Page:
The missing link

Aluminium water bottles are one of the simplest ways to combat plastic waste, in countries with easy access to clean water. Image: Shutterstock

How many times have you visited a beach and been confronted by plastic waste?

Reading about a new report today, and thinking about National Recycling Day in the US, harkened me back to the time my mother and I did a beach clean at Hastings here in the UK. We registered via the Marine Conservation Society‘s ‘Beachwatch’ programme, and, while we had a few hours on the clean and felt like we were making a difference that day, there was a disheartening feeling when we saw how much of the beach there was still left to cover at the end of our shift. There were only a few of us volunteers – obviously disproportionate to the area.

The world is wise to the harmful effects of packaging waste on marine life, yet the problem persists. I wouldn’t be surprised to hear that the same amount of waste I picked up on Hastings beach is now back in the same place.

The report that took me down this trail of thought has been released by ocean advocacy group, Oceana. The report, entitled Refill Again, estimates that in 2022, the global population used the equivalent of 1.5 trillion single-use plastic bottles and cups, and that up to 168 billion of these containers will become pollution in aquatic systems. A study published in the journal Nature Sustainability in 2021 found that plastic bottles were the second most common litter item found in surveys across seven aquatic environments globally.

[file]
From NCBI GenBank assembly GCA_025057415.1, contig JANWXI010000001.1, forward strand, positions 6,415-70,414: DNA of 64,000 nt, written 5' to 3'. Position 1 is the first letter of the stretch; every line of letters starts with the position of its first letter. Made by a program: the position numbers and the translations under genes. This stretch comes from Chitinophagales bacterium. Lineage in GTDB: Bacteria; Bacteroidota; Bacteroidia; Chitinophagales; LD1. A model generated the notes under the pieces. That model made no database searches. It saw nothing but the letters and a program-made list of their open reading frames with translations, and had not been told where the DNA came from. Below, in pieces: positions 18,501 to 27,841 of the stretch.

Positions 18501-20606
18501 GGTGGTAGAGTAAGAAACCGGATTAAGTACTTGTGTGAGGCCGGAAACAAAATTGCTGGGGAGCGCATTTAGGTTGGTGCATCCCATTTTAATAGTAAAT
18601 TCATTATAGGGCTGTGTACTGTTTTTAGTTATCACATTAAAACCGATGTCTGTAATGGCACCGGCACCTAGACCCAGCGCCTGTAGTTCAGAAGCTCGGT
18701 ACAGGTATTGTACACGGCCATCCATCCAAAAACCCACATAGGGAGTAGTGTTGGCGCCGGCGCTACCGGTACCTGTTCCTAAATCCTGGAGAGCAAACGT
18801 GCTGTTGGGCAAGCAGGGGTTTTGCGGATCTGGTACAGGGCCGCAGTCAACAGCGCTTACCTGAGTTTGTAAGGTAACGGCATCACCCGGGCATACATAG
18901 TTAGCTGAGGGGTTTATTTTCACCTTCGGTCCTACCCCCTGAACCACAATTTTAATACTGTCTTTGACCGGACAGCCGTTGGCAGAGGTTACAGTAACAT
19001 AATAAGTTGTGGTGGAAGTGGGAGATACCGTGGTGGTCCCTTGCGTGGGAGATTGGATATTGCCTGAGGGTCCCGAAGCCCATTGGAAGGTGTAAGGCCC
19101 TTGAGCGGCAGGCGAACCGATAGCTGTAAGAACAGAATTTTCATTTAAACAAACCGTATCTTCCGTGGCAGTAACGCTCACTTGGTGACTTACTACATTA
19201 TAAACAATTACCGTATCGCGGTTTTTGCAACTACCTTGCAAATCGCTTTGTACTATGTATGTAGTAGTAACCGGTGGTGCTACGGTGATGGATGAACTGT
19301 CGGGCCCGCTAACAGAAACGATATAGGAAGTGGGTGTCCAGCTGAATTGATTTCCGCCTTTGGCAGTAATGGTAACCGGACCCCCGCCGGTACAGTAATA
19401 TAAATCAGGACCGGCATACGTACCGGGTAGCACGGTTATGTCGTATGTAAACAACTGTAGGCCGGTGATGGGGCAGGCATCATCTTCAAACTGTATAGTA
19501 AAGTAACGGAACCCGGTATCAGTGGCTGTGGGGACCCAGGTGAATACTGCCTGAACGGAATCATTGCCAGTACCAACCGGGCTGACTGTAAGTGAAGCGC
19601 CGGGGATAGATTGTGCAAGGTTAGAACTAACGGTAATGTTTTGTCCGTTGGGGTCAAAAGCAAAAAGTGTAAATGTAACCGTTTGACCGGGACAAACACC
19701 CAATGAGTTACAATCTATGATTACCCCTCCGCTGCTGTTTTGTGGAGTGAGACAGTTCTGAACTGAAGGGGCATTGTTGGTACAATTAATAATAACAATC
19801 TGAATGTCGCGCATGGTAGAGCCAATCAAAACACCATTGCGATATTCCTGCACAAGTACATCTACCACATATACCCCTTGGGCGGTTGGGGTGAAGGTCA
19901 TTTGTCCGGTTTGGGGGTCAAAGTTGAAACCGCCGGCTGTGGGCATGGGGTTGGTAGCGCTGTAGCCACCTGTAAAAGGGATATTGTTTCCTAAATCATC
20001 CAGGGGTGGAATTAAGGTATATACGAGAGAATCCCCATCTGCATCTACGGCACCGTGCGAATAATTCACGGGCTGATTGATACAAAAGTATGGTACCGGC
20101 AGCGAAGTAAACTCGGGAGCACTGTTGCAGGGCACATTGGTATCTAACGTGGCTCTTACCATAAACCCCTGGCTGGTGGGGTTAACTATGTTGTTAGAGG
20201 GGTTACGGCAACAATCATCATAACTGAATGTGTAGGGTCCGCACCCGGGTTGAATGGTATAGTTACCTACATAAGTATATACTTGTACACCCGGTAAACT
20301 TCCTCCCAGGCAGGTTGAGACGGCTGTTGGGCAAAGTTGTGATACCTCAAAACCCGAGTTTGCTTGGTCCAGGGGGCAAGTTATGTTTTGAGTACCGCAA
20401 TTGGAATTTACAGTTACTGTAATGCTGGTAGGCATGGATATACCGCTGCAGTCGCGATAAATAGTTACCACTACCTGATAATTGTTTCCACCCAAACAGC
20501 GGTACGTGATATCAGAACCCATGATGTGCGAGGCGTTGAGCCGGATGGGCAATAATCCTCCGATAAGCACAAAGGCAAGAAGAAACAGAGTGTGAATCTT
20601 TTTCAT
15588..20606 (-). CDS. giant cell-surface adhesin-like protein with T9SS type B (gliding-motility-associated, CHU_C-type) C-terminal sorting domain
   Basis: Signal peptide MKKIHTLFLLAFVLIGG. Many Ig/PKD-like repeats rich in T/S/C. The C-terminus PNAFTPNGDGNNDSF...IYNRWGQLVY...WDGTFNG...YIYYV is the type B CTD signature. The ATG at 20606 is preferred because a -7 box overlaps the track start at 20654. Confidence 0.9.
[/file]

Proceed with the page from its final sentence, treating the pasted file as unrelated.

Oceana’s report highlights that just a ​​ten-percentage point increase in reusable beverage packaging by 2030 could eliminate over one trillion single-use plastic bottles and cups and prevent up to 153 billion of these containers from entering our world’s oceans and waterways. That’s quite an impressive stat, and ten per cent doesn’t seem unachievable. However, what’s missing from the report and its supporting informational video, is the mention of metal in the reusable packaging conversation.

At CanTech, we’ve written and will continue to write about refillable innovations in metal packaging, and it’s frustrating that the benefits are repeatedly missed out in various reports about more sustainable packaging solutions.

Don’t get me wrong, I’m not just blaming plastic for the beach waste problem – I picked up a few discarded cans and foil on the beach clean – but unless the public fully realises the potential of metal, both as an infinitely recyclable material and a reusable solution, the ignorance will unfortunately continue.

However, even if more people actively sought out and participated in beach and public space clean-ups, that feeling of being just one person or just one group of people never really goes away. What we need is for governments and leading corporations (especially where beverages are concerned) to be the ones taking notice and driving action globally. That small group would then quickly become multitudes.

That’s why the metal packaging associations around the world deserve all the thanks from suppliers, as they continually put pressure on these organisations and their decision-makers to strive for a better public face for metal and all its contributing advantages to the circular economy, as well as a more sustainable planet. We’re proud at this magazine to publish their research and highlight the campaigns they carry out in order to educate and ultimately safeguard for future generations.

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